Galloway Engine Collector Builds Registry
Maryland man and Galloway engine collector puts together serial number registry of the Galloway Company
John Cullom of Westminster, Md., brought his great-grandfather's 1926 Galloway saw rig to the Mason Dixson Historical Society's annual gas and steam show at the Carroll County Farm Museum in Westminster.
John Cullom, Westminster, Md., is a Galloway engine enthusiast who collects serial numbers.
It all started when Leopold Umber bought a new Galloway saw rig in 1926 to use on his farm in Charles City, Va. Leopold was John's great-grandfather. When Leopold's son, Philip, had to replace a flywheel on the saw rig sometime in the early 1940s, he didn't get one made by Galloway, so the rig wasn't correctly balanced. In fact, it shook the engine so badly that Philip stopped using it and it sat in the barn for half a century. About five years ago, John rescued the rig and took it home to Westminster, where he undertook a total restoration process.
"I took it completely apart," he said. "I cleaned, primed and repainted everything, then put it back together. I was able to get a Galloway flywheel from a fellow collector near me, so the engine now runs nice and smooth."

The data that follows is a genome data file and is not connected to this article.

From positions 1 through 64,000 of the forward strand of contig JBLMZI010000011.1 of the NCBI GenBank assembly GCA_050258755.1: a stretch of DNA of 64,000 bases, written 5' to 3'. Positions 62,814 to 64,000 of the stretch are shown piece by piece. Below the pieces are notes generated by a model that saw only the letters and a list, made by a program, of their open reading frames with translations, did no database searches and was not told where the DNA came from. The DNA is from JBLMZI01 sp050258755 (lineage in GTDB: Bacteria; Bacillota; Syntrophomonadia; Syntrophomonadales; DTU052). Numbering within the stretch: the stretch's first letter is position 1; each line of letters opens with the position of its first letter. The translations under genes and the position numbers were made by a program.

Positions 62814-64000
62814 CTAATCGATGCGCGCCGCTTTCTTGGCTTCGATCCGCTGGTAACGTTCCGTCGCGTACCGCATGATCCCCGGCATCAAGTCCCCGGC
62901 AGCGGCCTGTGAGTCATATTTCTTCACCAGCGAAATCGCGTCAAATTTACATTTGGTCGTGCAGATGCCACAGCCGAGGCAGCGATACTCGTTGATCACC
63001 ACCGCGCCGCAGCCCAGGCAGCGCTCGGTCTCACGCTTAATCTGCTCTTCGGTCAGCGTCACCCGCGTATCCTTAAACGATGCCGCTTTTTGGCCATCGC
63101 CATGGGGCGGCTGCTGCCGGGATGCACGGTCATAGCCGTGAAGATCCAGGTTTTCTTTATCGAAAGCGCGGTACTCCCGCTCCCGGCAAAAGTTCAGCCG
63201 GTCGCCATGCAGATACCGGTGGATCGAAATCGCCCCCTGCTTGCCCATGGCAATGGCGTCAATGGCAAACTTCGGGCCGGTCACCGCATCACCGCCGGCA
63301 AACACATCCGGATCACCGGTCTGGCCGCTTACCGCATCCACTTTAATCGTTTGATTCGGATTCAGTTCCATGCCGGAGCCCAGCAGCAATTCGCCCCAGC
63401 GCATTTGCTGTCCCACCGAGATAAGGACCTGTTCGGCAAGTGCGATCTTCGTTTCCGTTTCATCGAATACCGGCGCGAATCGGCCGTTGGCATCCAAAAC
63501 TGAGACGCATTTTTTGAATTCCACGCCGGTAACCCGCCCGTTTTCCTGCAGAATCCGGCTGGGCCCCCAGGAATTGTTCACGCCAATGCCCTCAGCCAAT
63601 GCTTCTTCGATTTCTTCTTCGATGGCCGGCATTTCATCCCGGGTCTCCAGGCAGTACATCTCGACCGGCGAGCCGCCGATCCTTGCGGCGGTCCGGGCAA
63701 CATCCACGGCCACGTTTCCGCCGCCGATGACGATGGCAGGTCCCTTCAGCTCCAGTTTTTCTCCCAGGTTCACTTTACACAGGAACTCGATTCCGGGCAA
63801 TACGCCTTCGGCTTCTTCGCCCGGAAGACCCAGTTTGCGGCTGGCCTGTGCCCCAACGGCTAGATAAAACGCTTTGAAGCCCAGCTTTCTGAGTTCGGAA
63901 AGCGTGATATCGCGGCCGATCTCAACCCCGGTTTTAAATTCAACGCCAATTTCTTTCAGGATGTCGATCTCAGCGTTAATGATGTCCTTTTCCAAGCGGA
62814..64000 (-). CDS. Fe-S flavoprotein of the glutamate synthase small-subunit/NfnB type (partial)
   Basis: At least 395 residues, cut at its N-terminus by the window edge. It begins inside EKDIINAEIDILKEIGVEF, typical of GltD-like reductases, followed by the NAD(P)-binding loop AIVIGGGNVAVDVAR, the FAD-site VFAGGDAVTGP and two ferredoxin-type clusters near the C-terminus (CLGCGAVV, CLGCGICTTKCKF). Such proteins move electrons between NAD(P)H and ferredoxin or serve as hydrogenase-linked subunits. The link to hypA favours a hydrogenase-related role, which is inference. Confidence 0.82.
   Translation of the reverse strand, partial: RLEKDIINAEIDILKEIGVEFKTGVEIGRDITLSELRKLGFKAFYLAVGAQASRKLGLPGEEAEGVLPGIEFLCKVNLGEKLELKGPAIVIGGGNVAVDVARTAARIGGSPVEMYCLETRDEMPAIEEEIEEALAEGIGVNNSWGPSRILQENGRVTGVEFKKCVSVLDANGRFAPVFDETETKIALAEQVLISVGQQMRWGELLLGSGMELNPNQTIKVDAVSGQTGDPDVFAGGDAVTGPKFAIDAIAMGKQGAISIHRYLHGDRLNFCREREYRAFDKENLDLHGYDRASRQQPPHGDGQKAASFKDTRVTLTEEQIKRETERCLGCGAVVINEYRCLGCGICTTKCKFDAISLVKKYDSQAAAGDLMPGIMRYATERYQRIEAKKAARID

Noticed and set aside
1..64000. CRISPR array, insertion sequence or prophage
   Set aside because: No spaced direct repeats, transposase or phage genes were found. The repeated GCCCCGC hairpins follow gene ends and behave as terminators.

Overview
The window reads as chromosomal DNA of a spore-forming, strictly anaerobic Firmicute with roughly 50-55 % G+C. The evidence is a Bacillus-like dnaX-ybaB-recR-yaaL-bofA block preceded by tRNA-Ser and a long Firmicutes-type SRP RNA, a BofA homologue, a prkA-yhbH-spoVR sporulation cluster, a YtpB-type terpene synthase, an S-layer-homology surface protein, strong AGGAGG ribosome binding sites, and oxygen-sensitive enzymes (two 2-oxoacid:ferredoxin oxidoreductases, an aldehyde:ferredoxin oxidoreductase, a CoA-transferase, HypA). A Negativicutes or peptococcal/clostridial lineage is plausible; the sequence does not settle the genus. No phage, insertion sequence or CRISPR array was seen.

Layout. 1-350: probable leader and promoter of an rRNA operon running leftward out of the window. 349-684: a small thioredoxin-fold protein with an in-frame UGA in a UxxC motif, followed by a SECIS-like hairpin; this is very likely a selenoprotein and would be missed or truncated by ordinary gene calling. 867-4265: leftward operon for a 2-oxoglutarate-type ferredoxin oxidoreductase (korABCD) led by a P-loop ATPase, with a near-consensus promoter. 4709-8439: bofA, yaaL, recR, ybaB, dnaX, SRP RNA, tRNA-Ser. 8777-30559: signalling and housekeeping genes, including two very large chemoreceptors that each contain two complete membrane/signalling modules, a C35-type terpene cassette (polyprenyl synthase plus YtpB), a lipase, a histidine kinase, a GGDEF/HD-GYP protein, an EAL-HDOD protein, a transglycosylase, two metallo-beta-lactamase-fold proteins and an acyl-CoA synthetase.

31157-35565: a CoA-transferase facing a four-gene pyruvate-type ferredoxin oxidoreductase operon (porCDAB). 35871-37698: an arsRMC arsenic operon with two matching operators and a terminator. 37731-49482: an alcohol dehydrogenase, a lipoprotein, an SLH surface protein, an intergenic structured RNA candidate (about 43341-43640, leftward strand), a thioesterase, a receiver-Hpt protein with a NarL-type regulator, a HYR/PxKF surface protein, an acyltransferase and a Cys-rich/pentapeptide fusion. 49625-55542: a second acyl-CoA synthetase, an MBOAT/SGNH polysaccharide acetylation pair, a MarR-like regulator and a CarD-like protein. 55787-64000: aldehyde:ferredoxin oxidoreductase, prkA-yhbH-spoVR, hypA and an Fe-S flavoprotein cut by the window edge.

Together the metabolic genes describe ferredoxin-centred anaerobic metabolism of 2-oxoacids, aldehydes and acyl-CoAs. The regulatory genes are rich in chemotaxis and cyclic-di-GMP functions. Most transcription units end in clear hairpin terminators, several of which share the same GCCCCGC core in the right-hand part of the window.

John said he had no idea of the manufacturing date of the rig, so he did some research and discovered that all the Galloway company records had apparently been lost many years ago.
"Before my mother found the original certificate of guarantee showing the manufacturing date in some old family papers, I had no idea what that date would be," he said. "There didn't seem to be any way of putting an exact date on any Galloway engine unless one still had the original paperwork on it. I began collecting information from other Galloway collectors and soon put together a list of serial numbers of Galloway engines, some of which had verified manufacturing dates. It's with this list that I can put an approximate date to any Galloway engine."
John said that from his research he has established that his 7 hp Galloway engine, which is mounted on the original Galloway saw rig, is of the "Masterpiece" style, which Galloway began producing in 1915.
"It is distinctive from the earlier style in that the hopper edges are rounded and the water hole has a rounded opening," he said. "The edges on the head and base are more rounded as well. The connecting rod on the Masterpiece style engines was changed from the pre-1915 'roundrod' style to the cast 'I beam'. The Galloway engines are one of the few that can be made to run backwards, as they need to run that way on the saw rig."
John, a captain in the Baltimore County (Md.) Fire and Rescue Service, has always been interested in antiques and used to collect old firehouse equipment. But once he got his grandfather's saw rig restored, the engine bug bit him.